The mountainous region of New Zealand has many things to see and do.
New Zealand's size is misleading. Visitors need more than a day or two --- more like a month --- to see all that this island nation at the bottom of the South Pacific has to offer. At 104,000 square miles, it's about the size of Colorado and has about the same number of inhabitants --- four million. The country boasts 29 regional tourism organizations, reflecting the diversity of attractions available.
Most visitors arrive in the sprawling city of Auckland and travel first to Northland, the Far North, and the subtropical climate. The peace of the district is perfect to dispel jet lag after, say, the 12-hour flight from the United States. Tourists can drive themselves around, take organized tours or use public transport, particularly buses. The regional tourism organizations will provide all timetable information. Attractions include the magnificent stretch of Ninety Mile beach, giant Kauri trees, the early history of New Zealand, and the stunning Bay of Islands.
The Rotorua thermal region, full of volcanic lakes and the capital of Maori culture, is a must for visitors no matter how short their stay. Take a flight over Mt. Tarawera, which erupted in 1886, or visit the village that was buried, much like Pompeii, underneath the eruption. Fly-fishing for trout is excellent in the region, and every evening the locals offer a concert of Maori music.
Taranaki is the energy province that produces the country's indigenous oil and gas, onshore and off. Its spectacular coastline is a mecca for surfers, and Mt. Taranaki, a perfect volcanic cone, dominates the scenery. The mountain may be covered in clouds for days, which provides a good reason to spend a week browsing the local stores, coffee shops, museums and art galleries in the capital, New Plymouth.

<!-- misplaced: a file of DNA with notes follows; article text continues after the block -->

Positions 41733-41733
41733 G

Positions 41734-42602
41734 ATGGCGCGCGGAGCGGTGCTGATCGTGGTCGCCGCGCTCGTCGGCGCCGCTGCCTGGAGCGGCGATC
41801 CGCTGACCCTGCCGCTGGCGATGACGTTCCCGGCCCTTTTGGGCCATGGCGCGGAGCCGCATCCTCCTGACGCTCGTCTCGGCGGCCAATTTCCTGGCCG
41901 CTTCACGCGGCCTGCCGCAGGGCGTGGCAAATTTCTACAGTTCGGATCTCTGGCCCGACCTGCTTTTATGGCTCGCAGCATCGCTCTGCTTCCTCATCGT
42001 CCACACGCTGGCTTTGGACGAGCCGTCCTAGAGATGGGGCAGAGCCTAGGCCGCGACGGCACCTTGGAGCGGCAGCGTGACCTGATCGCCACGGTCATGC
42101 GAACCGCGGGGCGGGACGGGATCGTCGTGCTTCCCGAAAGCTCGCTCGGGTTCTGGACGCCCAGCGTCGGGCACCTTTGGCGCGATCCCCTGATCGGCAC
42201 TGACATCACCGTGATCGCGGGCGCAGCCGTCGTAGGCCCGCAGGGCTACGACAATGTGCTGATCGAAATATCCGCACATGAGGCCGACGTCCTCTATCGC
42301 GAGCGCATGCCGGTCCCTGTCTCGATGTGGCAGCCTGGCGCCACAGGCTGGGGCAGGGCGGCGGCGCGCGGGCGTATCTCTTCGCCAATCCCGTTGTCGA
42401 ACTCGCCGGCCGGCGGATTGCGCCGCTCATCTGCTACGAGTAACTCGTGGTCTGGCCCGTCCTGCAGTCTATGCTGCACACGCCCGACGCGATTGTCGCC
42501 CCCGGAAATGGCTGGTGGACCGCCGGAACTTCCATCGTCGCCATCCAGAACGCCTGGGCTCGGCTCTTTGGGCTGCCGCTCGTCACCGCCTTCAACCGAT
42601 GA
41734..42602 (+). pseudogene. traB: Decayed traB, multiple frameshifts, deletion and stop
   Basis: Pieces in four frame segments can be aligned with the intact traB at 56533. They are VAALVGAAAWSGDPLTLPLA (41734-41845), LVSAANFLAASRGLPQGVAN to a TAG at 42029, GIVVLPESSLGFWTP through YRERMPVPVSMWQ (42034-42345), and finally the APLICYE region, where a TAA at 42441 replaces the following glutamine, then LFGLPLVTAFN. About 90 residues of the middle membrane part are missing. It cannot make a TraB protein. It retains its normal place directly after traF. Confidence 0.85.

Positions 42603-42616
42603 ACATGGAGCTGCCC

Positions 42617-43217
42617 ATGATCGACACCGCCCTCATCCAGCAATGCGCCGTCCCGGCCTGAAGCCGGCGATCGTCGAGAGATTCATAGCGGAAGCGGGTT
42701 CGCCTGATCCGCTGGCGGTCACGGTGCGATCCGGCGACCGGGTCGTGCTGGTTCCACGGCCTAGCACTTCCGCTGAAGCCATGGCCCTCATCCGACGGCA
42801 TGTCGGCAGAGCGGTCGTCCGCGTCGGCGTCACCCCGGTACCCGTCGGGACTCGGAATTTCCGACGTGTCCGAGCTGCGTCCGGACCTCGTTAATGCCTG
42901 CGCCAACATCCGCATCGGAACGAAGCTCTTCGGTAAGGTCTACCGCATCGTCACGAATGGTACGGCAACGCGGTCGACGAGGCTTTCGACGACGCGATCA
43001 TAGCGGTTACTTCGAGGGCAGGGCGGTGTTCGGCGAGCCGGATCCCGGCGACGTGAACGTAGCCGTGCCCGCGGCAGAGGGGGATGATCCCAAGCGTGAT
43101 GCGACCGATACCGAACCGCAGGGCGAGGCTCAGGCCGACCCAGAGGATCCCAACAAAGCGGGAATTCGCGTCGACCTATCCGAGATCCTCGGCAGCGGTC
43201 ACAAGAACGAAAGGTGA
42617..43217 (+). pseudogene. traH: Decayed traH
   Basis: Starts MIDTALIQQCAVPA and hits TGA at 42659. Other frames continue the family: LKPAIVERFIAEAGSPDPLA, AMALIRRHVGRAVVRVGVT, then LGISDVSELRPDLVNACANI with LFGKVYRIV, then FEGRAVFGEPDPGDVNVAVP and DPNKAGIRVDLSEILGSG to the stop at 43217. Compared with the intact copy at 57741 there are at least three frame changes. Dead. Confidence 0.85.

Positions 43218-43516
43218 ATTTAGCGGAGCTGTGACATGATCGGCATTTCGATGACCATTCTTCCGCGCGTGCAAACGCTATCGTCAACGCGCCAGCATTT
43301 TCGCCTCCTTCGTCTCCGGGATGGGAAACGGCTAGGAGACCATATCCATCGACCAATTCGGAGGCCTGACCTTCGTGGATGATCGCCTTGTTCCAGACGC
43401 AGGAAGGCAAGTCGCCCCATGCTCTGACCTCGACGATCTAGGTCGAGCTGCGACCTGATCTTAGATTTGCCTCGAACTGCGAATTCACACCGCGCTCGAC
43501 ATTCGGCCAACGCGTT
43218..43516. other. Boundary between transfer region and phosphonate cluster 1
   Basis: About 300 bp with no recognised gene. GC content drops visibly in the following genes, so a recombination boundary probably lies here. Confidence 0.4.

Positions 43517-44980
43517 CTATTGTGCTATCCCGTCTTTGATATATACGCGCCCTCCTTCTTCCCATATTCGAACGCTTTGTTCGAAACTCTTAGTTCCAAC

Most people allocate equal time to both islands. They should take three times as long on the South Island. From the moment the ferry from Wellington sails into the tranquil Marlborough Sounds, a series of "drowned valleys" at the top of the South Island are visible, and visitors realize more time should have been allocated to explore this myriad of waterways. Often the hour on the ferry is all the time they'll get. Marlborough is also a major wine-producing region; visitors are not only welcome but actively encouraged to visit.
Queenstown, the second major tourist destination after Rotorua, is in the heart of the Southern Lakes. Hotels built on the side of one mountain command views across the 52-mile-long Lake Wakatipu and to mountains all around. Queenstown's 19th-century gold rush origins have become its 21st-century tourism bonanza. The home of bungee jumping and thrilling jet-boat roads, it's New Zealand's adventure capital.
Every visitor leaves New Zealand satisfied if they've seen Fiordland and Milford Sound. Some fly from Queenstown by plane or helicopter, while others arrive by cruise ship from overseas. But for most, access is via the road from Te Anau, through mountain ranges, to the Homer Tunnel. With 8,000-foot peaks on either side for miles, it's one of the most scenic roads in the world.
Geoffrey Darling has been writing since 1980. In 2007, he received an Ohio Senate award for contribution to the arts, recognizing his work performing in Ohio prisons. Darling also worked for the New Zealand government as the Minister of Energy's press secretary and edited three small community newspapers.
New Zealand 2007 image by Luc Wullschleger from Fotolia.com